Samsung said it didn't make ad that angered Iranians

Story highlights

  • Samsung says the ad was produced without the company's knowledge or participation
  • The ad plays off the belief that Israel is behind recent explosions in Iran
  • It shows an Iranian nuclear facility exploding because of a Samsung tablet application
  • Press TV: An Iranian official could impose a "complete ban on buying all Samsung products"

Senior Iranian lawmakers are considering a boycott of Samsung, the South Korean electronics and appliance manufacturer, because of a controversial Israeli ad that pokes fun at the nuclear crisis, state-run Press TV of Iran said Friday.

Samsung, meanwhile, said it had nothing to do with the commercial.

The spot plays off the widely held belief that Israel is behind a series of recent explosions and assassinations connected with Iran's nuclear program.

It shows actors from the popular Israeli comedy series "AsFur," dressed as Iranian women and sporting facial hair, meeting up with an agent from Mossad, Israel's version of the CIA. The women discuss a Samsung tablet with the bored Mossad agent and, by hitting an application on the tablet, accidentally blow up a neighboring nuclear facility.

The television spot was produced by HOT, an Israeli cable company that was offering the Samsung product free with a subscription.

One version of the ad, on HOT's website, does not feature the name Samsung on the digital tablet. A video posted on YouTube, however, does include the logo.

"Samsung Electronics is aware of a recent news report in Iranian media regarding an advertisement aired by HOT cable network of Israel," Samsung said in a statement. "This advertisement was produced by HOT cable network without Samsung's knowledge or participation."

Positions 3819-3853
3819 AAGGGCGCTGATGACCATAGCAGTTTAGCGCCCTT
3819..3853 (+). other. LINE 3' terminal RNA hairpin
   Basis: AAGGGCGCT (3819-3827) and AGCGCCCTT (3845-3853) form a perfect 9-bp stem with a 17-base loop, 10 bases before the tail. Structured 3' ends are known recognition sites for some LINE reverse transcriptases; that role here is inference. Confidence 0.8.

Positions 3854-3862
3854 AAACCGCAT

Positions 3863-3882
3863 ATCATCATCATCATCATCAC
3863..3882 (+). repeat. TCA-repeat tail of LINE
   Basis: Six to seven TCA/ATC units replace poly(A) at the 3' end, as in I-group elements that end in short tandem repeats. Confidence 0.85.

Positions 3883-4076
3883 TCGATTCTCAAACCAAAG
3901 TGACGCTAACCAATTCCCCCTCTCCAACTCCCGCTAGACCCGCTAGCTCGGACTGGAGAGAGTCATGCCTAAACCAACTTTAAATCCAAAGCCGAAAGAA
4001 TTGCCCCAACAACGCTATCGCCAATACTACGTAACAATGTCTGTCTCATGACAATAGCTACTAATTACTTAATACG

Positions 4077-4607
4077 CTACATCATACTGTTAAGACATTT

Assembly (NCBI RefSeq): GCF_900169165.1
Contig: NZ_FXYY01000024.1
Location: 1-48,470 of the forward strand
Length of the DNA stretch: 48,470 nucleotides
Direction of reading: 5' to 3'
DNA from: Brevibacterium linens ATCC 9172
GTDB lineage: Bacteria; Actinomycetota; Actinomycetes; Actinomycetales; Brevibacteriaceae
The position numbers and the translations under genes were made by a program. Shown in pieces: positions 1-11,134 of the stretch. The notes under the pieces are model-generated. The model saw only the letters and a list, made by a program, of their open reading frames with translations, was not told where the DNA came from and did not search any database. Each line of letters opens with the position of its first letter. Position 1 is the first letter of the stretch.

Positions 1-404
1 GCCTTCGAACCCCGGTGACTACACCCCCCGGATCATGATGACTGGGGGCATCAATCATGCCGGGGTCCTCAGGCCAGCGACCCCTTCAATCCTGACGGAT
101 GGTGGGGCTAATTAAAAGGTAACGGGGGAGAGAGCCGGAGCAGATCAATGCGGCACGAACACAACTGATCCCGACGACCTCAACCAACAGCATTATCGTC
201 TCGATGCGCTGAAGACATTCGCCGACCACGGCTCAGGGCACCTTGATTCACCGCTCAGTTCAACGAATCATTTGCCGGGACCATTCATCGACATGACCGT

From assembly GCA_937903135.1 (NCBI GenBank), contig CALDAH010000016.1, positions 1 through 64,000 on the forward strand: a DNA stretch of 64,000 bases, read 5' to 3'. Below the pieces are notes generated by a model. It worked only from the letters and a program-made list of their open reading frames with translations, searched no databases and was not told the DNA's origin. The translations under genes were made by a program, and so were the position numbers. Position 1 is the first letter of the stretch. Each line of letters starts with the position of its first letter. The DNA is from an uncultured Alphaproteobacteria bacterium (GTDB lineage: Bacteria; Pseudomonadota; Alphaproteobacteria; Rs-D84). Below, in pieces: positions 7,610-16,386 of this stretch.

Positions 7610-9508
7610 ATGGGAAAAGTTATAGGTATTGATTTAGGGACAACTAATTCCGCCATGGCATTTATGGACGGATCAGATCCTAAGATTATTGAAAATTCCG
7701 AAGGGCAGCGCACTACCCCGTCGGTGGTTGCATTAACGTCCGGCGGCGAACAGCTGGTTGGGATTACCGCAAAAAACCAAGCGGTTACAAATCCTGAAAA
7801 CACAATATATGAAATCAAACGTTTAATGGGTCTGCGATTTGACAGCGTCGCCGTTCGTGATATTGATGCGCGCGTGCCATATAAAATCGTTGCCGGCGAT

A spokeswoman for HOT declined to comment.

Iranian leaders were not amused.

Press TV said the commercial "implies that Israel is powerful enough to easily destroy Iran's nuclear facilities or assassinate the country's nuclear scientists."

The head of Majlis Energy Committee, Arsalan Fat'hipour, could declare a "double-urgency" campaign and impose a "complete ban on buying all Samsung products," according to Press TV.

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Iran and Israel have been engaging in an increasingly heated war of words about the possibility of Israel striking Iranian nuclear facilities. At a security conference Thursday, Israel's defense minister again talked about a potential strike.

"Dealing with a nuclear Iran will be far more complex, far more dangerous and far more expensive in blood and money than stopping it today," he said. "In other words, those who say in English 'later' may find later is too late."

At Friday prayers in Tehran, Iran's supreme leader, Ayatollah Ali Khamenei, hit back.

"The Zionist regime is really the cancerous tumor of this region and needs to be removed and will be removed," he said to applause.